You’re just 5% away from the success you want. Here it is!

My mentor, the late great Jim Rohn, used to say:

‘Discipline is the bridge between goals and accomplishment.’

The 5% that matters

Most business owners will do 95% of what’s needed, in order to achieve the results they REALLY want. They work hard. They work long hours. They make sacrifices for their business. The challenge, is that the missing 5% is the magic that turns a living into a fortune. It’s the 5% that means we get to build a wall of financial security around us and those we love, which nothing can breach. It’s a very important 5% indeed.

Now, it may not always be 5%, it may be a little higher or lower. That 5% represents the small number of things, which we know we need to do in order to blow the lid off our potential. Thankfully, as my mentor taught me, the 5% bridge, between where we are today and where we want to be, can be spanned with discipline.

The magic of discipline

  • The discipline to spend less time watching TV and more time feeding our brain with rich, mental protein.
  • The discipline to embrace our uniqueness rather than play it safe and look like our competitors.
  • The discipline to lead rather than follow.
  • The discipline to focus on what we want, rather than what we fear.
  • The discipline to listen to what our business results are telling us and invest in the help we need.
  • The discipline to give ourselves permission, rather than wait for someone to pick us from the crowd.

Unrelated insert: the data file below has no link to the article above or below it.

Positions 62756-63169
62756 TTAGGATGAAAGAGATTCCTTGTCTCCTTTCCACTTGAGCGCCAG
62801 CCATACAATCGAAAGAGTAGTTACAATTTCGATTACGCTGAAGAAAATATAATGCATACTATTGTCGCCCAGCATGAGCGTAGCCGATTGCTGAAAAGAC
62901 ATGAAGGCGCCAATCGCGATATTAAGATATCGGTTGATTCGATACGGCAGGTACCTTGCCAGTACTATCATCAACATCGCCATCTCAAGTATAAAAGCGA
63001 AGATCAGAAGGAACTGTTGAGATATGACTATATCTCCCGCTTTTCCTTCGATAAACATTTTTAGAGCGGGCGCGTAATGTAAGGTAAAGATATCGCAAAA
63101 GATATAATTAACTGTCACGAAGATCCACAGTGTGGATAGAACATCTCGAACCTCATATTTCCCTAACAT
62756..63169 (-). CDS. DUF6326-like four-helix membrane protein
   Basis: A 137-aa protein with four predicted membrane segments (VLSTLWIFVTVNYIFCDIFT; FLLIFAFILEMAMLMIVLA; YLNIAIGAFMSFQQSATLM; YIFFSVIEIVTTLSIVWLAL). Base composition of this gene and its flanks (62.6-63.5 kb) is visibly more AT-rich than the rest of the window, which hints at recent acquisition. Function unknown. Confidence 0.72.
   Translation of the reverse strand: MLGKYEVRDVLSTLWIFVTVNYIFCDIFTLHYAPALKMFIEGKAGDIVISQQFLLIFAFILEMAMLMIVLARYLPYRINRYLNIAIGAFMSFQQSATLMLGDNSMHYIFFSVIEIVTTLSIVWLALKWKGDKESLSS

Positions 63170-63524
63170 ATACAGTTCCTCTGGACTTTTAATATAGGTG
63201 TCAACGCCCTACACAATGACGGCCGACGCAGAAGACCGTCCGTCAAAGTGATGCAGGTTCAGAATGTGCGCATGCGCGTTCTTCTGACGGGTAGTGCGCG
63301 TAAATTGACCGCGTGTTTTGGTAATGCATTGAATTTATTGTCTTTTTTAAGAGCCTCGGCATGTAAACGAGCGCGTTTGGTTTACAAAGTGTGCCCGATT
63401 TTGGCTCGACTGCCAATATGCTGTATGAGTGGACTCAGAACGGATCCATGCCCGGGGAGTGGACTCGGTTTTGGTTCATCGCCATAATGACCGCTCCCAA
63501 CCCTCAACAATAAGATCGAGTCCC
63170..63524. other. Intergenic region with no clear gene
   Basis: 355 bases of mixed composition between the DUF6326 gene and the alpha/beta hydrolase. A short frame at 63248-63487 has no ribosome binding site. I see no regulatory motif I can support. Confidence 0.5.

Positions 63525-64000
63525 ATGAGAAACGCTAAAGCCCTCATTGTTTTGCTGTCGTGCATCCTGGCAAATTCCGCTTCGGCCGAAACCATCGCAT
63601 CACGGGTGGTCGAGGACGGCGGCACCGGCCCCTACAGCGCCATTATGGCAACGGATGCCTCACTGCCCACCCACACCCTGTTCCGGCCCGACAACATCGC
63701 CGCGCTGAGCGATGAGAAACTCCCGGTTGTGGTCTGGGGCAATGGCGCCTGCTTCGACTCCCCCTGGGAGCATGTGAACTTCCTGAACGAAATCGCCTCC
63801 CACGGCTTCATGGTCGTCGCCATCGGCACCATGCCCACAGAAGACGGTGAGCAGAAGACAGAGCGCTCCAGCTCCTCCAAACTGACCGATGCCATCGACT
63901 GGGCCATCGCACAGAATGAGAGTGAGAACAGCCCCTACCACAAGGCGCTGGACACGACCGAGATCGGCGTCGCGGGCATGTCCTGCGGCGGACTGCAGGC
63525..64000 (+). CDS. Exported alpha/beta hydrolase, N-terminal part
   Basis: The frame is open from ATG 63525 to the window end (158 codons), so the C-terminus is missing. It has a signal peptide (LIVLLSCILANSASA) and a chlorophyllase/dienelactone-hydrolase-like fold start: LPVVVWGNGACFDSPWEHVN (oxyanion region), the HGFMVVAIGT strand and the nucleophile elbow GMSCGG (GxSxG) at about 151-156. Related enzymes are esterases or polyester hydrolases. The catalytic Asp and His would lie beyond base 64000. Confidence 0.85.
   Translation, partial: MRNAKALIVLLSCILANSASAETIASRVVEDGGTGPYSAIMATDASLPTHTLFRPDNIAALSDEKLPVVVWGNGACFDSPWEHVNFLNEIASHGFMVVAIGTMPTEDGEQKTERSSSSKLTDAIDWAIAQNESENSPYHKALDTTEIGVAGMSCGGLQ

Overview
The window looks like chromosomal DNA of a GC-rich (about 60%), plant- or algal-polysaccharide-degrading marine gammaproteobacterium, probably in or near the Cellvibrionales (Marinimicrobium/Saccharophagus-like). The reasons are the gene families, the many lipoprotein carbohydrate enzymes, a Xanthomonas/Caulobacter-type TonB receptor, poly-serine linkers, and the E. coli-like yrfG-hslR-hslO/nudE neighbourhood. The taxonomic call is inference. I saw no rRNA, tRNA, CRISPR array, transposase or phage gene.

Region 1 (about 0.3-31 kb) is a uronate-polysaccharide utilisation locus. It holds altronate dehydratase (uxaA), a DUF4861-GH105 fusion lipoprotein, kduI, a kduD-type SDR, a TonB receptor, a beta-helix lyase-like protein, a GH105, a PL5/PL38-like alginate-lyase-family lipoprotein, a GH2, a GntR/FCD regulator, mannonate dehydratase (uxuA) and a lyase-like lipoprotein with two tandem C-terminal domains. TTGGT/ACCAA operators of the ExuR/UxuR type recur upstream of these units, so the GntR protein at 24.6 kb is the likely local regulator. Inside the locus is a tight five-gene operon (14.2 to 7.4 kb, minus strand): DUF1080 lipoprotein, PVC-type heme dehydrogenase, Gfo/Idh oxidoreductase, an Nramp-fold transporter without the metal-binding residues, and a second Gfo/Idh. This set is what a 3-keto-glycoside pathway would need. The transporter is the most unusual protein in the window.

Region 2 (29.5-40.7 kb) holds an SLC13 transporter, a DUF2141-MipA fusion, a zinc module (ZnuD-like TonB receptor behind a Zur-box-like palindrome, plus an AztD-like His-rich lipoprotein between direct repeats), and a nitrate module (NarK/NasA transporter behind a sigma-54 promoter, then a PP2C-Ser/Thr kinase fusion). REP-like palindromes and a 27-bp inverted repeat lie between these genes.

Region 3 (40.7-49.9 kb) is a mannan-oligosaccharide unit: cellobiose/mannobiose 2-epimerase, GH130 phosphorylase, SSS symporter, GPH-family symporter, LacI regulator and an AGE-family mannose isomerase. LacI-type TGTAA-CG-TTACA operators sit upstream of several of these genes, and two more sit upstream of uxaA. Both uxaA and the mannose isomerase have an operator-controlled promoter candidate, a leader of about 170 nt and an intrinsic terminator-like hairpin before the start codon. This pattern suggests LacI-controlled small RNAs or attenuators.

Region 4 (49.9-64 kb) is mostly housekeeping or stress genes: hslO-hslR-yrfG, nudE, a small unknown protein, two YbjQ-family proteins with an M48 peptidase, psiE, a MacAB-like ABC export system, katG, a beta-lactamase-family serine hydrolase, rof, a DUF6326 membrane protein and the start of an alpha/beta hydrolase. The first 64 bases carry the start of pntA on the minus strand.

• The discipline to do work that matters, rather than work that pays.
  • The discipline to accept responsibility for our business and stop blaming the economy, the weather, the competition etc, for our lack of progress.
  • The discipline to stop accepting less than we deserve.

A great place for us to start, is with the discipline to do all the work. Not just the 95% that every business owner does.

Photo: Hugo90

5 Ways to grow your business!

If you want to grow your business, there are 5 ways to do it. They are:

  1. Increase the transaction value of your existing clients. In other words, sell them more products or services each time they buy from you.
  2. Increase the frequency of your clients purchasing. Instead of them buying from you 4 times a year, allow them to buy from you once a month.
  3. Attract more clients.
  4. Increase your prices or fees.
  5. Retain more clients (also known as attrition management.)

Marketing is more than just attracting new clients

Most small business owners focus on number 3 and  number 4. They are always looking for new clients and ways to increase their fees, unaware that they can massively increase their revenues and profits, from their existing client base.